What he forgot: Recording the album Station to Station, 1976.
Bowie told biographer Nicholas Pegg in 2011 that in the cocaine-fueled haze of the 1970s, he blacked out almost the entire recording of his dark classic Station to Station. He told Pegg he could recall blurting out guitar instructions at one point, and that was just about it. "I know it was in LA because I've read it was," Bowie said. The late singer reportedly consumed heroic amounts of cocaine for ten years.
What he forgot: Writing the novel Cujo, 1981.
Seven years after he published his debut novel, Carrie, Stephen King had found that the world would buy any stack of 400 pages with his name on the front, and began putting away "a case of sixteen-ounce tallboys a night" without apparent consequences for his work. During this period, he completely forgot penning the majority of Cujo, a gripping and relatively un-supernatural King classic about a man-eating St. Bernard.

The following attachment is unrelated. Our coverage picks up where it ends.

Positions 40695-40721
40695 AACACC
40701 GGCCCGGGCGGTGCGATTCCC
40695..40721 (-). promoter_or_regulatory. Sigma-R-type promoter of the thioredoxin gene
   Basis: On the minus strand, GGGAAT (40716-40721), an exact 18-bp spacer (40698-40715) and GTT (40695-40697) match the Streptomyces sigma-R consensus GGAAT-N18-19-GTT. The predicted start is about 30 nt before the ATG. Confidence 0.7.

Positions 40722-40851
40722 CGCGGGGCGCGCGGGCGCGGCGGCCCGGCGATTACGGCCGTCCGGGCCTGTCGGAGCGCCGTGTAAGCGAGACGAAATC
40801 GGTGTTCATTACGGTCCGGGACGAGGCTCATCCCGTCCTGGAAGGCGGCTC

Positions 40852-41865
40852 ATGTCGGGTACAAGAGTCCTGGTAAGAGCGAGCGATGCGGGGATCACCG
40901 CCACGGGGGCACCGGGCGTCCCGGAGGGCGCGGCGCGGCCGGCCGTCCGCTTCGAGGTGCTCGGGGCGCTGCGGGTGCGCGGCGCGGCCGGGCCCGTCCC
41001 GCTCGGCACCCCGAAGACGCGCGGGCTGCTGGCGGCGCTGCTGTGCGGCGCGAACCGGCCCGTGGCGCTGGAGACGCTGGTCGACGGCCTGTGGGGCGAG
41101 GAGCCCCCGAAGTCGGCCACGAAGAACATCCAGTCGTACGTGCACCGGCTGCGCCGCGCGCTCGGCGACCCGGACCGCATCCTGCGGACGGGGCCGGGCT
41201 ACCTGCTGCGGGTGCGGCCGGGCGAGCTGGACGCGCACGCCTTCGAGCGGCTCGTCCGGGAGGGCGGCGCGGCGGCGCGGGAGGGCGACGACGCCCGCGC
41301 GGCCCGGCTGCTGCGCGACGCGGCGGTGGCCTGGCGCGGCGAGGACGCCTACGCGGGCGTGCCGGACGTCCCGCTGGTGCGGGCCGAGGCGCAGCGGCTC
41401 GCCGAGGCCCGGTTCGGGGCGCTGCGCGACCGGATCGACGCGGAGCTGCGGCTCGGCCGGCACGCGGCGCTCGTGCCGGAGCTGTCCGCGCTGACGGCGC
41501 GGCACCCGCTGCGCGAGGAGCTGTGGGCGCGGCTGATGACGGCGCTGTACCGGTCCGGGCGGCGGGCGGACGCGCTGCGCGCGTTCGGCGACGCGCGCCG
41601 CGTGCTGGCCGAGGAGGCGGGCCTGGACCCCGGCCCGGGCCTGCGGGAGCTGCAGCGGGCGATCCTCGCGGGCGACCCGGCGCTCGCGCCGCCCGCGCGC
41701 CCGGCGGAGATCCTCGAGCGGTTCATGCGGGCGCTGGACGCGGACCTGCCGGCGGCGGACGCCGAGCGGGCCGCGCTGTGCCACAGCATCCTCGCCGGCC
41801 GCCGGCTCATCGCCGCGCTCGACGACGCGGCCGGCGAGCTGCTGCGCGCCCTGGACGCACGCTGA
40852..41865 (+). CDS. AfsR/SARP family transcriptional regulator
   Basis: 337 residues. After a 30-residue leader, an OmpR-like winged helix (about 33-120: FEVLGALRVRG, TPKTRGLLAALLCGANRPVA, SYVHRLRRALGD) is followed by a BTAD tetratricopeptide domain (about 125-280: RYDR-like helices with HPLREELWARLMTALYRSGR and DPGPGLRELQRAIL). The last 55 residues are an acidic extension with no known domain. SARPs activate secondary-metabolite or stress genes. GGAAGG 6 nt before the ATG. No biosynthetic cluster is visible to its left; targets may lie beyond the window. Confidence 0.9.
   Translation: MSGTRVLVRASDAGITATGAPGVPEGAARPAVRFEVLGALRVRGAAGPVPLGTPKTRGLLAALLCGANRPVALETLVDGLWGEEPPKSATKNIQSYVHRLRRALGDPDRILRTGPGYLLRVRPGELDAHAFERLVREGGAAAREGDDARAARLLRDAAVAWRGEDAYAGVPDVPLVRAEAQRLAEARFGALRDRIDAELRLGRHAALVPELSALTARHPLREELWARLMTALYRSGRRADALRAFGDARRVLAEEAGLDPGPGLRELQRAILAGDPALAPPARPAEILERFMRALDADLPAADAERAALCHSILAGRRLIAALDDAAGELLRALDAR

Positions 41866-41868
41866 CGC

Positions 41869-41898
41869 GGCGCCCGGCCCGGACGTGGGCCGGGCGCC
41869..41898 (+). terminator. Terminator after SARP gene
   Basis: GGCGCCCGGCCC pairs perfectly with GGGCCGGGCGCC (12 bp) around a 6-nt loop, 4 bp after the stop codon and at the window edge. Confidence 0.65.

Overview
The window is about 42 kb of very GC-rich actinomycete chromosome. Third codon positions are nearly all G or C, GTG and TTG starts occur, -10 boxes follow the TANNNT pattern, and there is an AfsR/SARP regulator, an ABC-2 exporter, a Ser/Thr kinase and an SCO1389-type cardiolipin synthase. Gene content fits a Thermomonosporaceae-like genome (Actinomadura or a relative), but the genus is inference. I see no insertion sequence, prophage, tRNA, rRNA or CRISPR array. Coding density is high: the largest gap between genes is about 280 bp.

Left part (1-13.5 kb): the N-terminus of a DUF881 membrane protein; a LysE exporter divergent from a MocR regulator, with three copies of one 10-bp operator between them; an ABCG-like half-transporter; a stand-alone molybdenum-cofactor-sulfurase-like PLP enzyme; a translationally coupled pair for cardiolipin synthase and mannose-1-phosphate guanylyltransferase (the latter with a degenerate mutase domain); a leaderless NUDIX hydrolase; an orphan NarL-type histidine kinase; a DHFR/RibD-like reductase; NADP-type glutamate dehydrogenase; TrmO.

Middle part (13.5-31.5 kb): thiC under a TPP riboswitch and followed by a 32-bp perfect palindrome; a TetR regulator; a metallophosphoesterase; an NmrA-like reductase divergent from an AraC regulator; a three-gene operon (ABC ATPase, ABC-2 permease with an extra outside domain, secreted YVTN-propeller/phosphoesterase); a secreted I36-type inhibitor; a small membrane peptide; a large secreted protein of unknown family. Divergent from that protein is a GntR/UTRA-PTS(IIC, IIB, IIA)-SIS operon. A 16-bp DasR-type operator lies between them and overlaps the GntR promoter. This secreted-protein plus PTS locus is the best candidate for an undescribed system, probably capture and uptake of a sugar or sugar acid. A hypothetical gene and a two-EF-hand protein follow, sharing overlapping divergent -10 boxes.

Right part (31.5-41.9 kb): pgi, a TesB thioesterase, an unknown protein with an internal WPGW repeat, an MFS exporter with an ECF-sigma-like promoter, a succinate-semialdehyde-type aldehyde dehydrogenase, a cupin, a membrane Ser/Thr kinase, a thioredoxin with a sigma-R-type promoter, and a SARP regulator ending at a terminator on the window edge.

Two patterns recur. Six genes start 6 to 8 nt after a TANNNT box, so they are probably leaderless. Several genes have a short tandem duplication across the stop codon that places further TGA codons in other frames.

King later sobered up and ruminated about writers and booze in his 2000 memoir On Writing:
"Hemingway and Fitzgerald didn't drink because they were creative, alienated, or morally weak. They drank because it's what alkies are wired up to do. Creative people probably do run a greater risk of alcoholism and addiction than those in some other jobs, but so what? We all look the same when we're puking in the gutter."
What he forgot: Recording and touring for the albums "Special Forces," "Zipper Catches Skin," and "Dada," 1981–1986.